Modern life is fast: we run through our lives like never before. We have more efficient ways of communications, faster transport than ever, devices that connect us to anyone, anywhere, anytime… But despite all the ‘improved’ technology, one thing is becoming increasingly scarce: Time.
One of the characteristics of modern life is its fast pace: we run through our lives like never before. We have more efficient ways of communications, faster transport than ever, devices that connect us to anyone, anywhere, anytime… But despite all the ‘improved’ technology, there is one thing that feels like it is becoming increasingly more scarce: Time.
There is a principle in Nature that says: the faster energy moves through a system, the more the system degenerates. Alternatively, the slower energy flows, the more generative that energy becomes. Why is that?
Imagine a rain storm.
Rain hits the roof of a house, flows down the gutter into the street, then into a strom gutter, and straight into the sea. Has anyone, anything, benefited from that rain? Most likely not… Probably, it has even degraded some parts of the local ecology in the form of soil erosion or compaction, underground water supplies depleted, urban pollution being thrown into the sea, etc… This is what happens in a degraded environment such as a concreted city landscapes: this is a good example of a degenerative cycle.
Now take the same rainstorm, in an environment in which nature has been either maintained or reintroduced. Imagine how some elements of nature could easily, and effortlessly, create a regenerative cycle: rain falls from the sky, hits the leaves from a tree and is being slowed down; as it gently touches the ground it is absorbed by biomass and infiltrated into the soil by plant roots. In the process the soil is being opened and nourished, biodiversity is being fed, underground water tables are being replenished, water is being filtered. This is what we call a regenerative cycle. In this process, not only is the energy of water being used, it is shared and its benefits are being multiplied: a lot of other natural services are also being supported: shade from the trees, healthy soil hosting life, atmospheric CO² sequestration, free food supply, etc.!
All of this comes from slowing down water. What happens when we slow energy down is that it is being made available to more parts of the ecosystem. More animals, plants, and humans are using it, and as a result more value is being produce : we have a greater diversity and scope of services. This is because in nature cooperation plays a larger role than competition.
One of the lessons we get from a careful observation of such phenomenon in Nature, is that cooperation creates abundance. The same amount of energy can be used any number of times as it is being passed on to different elements of the ecosystem: this ‘working with’ mindset allows emergence and regeneration. On the other hand, when we ‘work against’, when we are fast to grab and possess energy for ourselves only, we create scarcity and degeneration.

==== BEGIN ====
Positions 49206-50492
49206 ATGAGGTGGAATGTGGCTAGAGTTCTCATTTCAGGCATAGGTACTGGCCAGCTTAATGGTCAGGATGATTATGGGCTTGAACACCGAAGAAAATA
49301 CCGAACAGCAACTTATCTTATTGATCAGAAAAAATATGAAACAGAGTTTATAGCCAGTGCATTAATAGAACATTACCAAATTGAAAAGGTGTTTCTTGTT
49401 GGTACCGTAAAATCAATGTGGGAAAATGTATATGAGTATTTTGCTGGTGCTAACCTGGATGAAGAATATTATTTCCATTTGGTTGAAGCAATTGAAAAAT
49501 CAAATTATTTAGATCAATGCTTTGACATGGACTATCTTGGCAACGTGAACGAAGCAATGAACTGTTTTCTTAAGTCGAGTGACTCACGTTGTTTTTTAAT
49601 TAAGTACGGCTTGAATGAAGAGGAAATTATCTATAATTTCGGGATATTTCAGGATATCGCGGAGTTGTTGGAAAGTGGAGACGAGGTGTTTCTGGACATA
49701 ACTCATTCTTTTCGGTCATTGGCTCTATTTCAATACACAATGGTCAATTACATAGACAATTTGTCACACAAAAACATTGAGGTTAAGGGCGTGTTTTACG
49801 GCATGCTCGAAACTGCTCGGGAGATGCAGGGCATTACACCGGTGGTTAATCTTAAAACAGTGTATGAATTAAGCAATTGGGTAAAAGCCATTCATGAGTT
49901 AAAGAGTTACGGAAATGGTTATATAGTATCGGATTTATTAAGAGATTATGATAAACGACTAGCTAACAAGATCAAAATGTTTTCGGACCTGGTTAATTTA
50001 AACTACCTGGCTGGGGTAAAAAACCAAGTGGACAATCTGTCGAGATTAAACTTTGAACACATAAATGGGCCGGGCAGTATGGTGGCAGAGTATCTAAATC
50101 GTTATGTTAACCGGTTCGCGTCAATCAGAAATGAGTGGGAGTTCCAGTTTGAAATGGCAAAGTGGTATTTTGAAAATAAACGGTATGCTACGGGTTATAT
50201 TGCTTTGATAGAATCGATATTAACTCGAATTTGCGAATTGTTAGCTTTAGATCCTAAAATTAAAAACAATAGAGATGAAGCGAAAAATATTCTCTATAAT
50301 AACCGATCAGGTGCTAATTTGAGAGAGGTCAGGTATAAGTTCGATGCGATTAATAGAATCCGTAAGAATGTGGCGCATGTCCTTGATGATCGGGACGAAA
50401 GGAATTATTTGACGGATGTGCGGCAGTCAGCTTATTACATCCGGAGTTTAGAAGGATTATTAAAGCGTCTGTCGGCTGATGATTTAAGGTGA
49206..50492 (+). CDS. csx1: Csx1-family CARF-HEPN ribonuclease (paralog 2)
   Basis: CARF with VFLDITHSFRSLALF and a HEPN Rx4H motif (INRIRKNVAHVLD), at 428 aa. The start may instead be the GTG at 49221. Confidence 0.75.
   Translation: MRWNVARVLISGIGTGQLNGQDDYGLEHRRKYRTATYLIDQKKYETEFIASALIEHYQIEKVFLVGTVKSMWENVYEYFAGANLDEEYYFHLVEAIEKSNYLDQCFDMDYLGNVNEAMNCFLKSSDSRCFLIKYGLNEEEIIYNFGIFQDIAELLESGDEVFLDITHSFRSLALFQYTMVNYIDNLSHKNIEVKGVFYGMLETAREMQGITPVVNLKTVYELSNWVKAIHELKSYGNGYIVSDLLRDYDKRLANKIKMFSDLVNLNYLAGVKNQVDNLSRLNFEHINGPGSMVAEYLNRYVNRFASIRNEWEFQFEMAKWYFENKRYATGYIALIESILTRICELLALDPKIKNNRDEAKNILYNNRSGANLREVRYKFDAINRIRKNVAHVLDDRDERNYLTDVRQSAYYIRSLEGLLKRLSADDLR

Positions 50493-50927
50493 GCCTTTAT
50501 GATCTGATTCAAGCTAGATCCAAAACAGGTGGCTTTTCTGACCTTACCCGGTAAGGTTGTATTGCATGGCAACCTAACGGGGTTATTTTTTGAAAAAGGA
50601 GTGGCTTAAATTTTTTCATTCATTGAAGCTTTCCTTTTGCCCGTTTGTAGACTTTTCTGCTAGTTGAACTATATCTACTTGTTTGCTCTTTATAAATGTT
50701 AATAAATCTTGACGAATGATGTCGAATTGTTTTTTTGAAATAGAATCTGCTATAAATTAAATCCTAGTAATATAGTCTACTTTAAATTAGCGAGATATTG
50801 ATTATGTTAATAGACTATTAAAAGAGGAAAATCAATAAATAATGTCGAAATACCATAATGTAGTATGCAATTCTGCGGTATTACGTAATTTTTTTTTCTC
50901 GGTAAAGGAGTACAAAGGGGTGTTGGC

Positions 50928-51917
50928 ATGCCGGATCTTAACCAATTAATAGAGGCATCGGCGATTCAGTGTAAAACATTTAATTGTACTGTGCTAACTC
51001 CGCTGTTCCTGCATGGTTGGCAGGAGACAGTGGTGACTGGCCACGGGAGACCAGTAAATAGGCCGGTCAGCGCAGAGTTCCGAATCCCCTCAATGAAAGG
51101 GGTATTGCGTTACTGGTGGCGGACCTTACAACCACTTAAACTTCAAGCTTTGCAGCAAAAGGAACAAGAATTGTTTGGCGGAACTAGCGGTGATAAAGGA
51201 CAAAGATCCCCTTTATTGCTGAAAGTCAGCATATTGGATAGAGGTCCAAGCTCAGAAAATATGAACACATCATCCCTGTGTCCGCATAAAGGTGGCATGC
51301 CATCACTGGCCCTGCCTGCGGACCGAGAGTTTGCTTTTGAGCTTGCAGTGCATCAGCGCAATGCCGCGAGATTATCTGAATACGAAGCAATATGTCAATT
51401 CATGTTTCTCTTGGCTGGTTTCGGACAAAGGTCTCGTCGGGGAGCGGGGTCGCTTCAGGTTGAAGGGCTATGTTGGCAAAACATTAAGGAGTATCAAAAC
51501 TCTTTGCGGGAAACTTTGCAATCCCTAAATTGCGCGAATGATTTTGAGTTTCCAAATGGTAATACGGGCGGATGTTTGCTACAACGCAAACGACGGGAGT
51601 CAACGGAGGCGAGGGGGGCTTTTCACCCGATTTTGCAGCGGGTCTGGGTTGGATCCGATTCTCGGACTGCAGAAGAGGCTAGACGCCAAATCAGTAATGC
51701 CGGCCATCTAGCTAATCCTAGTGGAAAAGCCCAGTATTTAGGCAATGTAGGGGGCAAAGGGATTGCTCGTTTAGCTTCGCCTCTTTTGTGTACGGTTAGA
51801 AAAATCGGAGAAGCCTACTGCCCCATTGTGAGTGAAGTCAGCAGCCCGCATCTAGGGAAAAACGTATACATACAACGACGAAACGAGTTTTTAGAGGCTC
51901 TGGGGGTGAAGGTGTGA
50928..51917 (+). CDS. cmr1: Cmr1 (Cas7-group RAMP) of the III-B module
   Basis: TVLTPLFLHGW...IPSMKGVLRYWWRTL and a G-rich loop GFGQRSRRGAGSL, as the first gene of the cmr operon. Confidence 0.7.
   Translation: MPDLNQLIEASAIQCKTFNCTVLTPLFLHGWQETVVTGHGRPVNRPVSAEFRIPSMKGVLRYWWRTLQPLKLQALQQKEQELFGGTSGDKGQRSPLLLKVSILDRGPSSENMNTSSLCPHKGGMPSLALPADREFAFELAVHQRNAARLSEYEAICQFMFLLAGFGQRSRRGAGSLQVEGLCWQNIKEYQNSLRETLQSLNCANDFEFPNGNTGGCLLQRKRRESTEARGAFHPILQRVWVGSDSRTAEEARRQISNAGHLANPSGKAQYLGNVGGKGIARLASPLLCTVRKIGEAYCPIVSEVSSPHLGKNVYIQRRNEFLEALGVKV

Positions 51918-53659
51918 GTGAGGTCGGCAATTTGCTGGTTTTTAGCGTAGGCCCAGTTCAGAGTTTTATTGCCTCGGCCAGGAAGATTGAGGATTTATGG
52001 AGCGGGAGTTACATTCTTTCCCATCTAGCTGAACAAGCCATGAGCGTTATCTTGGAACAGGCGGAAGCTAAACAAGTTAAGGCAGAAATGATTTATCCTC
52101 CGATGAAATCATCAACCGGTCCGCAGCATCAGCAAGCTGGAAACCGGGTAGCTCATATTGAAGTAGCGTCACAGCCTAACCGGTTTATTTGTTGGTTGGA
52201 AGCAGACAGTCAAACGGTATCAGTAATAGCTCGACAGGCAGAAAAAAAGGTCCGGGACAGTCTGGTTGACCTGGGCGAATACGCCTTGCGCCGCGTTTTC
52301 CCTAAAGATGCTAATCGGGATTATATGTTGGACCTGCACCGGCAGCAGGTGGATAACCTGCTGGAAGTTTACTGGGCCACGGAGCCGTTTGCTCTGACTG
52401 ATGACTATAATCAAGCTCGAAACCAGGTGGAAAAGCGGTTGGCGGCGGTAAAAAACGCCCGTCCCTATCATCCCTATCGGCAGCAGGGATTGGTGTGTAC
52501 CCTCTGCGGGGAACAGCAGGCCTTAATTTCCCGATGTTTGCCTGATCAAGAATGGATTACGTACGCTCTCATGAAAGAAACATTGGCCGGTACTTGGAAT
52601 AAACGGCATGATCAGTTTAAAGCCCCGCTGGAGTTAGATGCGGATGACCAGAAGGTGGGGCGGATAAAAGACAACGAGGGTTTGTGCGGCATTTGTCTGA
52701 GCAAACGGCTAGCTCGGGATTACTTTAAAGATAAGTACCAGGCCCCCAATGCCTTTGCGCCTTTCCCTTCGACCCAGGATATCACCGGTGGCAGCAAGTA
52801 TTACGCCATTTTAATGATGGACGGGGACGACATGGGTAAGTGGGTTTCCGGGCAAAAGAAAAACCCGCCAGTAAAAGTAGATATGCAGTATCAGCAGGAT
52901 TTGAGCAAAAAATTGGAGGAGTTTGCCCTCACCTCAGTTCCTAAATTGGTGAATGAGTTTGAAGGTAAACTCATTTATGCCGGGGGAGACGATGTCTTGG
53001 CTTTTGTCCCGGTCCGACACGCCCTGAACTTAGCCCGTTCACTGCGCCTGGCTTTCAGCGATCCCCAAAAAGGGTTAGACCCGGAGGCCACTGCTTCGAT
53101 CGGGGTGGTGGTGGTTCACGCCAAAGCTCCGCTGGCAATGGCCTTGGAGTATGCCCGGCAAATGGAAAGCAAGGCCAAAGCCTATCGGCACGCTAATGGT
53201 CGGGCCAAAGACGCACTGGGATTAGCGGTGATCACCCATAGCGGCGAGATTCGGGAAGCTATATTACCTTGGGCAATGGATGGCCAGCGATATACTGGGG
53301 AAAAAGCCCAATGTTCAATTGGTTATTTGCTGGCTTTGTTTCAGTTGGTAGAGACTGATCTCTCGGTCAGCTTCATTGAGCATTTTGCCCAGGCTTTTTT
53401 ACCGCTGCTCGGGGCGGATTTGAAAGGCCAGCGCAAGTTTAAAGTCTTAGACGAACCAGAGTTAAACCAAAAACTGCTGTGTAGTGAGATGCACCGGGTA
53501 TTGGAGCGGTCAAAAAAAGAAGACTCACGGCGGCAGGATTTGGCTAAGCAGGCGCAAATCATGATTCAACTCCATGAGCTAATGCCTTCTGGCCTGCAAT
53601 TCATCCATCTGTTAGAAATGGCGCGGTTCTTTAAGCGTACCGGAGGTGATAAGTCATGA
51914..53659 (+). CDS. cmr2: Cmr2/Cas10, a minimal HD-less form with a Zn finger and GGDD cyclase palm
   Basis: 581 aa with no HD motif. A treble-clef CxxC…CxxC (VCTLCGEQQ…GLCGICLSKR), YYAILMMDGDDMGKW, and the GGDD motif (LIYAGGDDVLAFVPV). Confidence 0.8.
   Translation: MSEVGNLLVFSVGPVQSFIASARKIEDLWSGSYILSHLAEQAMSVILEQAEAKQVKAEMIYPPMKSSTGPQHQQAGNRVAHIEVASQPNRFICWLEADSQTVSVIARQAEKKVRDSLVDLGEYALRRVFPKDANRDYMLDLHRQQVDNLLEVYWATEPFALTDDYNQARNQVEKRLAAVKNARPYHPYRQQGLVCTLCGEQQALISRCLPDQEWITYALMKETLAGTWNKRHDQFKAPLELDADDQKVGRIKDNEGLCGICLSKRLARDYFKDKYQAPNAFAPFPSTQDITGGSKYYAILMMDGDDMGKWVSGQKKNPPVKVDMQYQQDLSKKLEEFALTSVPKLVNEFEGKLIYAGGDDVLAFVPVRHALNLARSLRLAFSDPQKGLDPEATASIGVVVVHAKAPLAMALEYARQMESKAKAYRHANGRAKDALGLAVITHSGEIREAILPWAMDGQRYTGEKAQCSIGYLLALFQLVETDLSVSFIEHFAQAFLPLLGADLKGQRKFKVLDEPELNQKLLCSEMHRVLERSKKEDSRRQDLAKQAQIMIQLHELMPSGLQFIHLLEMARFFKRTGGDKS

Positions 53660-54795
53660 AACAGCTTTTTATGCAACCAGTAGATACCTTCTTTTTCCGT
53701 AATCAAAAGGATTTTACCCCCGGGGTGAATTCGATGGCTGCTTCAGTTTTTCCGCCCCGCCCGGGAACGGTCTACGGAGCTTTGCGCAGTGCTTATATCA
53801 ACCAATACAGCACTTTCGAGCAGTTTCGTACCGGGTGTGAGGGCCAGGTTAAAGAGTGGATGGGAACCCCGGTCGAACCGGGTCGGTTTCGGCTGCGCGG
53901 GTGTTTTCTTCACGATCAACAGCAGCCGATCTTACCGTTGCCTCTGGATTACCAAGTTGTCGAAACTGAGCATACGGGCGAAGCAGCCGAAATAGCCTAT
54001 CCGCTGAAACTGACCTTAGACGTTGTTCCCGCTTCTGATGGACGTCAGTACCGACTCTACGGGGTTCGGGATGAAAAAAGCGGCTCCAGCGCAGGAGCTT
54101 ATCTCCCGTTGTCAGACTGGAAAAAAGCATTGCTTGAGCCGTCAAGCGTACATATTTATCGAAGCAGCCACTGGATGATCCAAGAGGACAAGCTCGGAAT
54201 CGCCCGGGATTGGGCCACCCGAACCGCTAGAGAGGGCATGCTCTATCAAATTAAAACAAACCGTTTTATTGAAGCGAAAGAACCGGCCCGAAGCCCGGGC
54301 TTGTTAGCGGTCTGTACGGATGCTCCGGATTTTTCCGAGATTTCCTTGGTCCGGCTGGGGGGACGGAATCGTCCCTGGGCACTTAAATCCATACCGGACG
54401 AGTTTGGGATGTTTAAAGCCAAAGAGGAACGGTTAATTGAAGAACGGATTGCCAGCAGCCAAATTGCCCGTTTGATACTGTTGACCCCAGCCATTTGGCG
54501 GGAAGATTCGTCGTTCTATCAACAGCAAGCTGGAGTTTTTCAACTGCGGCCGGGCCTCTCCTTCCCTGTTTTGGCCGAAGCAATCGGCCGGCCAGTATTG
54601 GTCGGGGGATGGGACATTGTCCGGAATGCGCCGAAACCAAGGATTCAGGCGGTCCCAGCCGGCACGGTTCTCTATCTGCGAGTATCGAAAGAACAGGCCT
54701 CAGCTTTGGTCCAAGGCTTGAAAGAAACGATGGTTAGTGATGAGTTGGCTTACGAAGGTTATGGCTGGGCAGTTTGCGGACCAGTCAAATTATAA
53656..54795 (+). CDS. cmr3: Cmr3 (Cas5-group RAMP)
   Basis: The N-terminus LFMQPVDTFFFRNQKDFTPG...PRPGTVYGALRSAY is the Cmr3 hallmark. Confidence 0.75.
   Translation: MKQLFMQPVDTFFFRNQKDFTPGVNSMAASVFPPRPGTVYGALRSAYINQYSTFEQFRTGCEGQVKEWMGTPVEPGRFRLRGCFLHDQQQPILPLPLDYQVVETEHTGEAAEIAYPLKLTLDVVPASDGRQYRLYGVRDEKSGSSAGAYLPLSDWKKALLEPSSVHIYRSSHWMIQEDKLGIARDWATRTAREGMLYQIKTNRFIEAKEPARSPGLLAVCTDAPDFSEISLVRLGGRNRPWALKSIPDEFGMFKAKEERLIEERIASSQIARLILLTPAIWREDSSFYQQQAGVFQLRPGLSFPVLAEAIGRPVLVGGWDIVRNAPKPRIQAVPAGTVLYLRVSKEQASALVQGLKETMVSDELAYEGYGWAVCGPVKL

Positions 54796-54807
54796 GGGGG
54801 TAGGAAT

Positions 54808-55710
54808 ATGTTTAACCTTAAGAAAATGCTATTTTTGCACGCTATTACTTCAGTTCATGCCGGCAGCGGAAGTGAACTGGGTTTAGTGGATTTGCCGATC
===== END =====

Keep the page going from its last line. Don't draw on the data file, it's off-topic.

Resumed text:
Maybe we should also consider this in our personal lives. The fast paced, individualistic lifestyles that have become the norm in modern industrialized societies DO NOT create abundance, resilience nor happiness. At best they create a very limited form of material wealth for a handful of humans only, the cost of which is the alienation of nature, our sense of belonging to something greater, our global resilience… and an unbearable amount of suffering for all of life on Earth.
When we want stuff right now, we do not appreciate the work it takes to get it. When we want results immediately, we do not learn the lessons along the way.
When we jump towards conclusions and opinions, we do not consider the complexity and subtlety of a healthy thinking process.
When we want fast food without the effort of growing it, we miss months of intimate relationship with it.
When we rush through our lives, we pass by surprising opportunities without seeing them.
Slowing down is very difficult for me: even if I see the benefits of it, there is always a part of me that says: “if you go faster, you’ll go further, you’ll do more, you’ll have more, you’ll be more”… Do you feel that too?
I have recently started a regular sitting mediation practice. After years of proudly practicing mindfulness (the art of keeping a meditative state of mind even in action, which has been more than life saving since becoming a father), I have come to realize that this was also a trap, another mind-game to pack more and more things in my overloaded days. Sitting meditation on the other hand puts me in a situation to accept stillness and tell myself: “It’s ok, everything is being taken care of, you don’t have to do or think about anything. Slow down. Be still.”
One of my commitments to myself for 2022 is to slow down.
One thought on “The art of slowing down”
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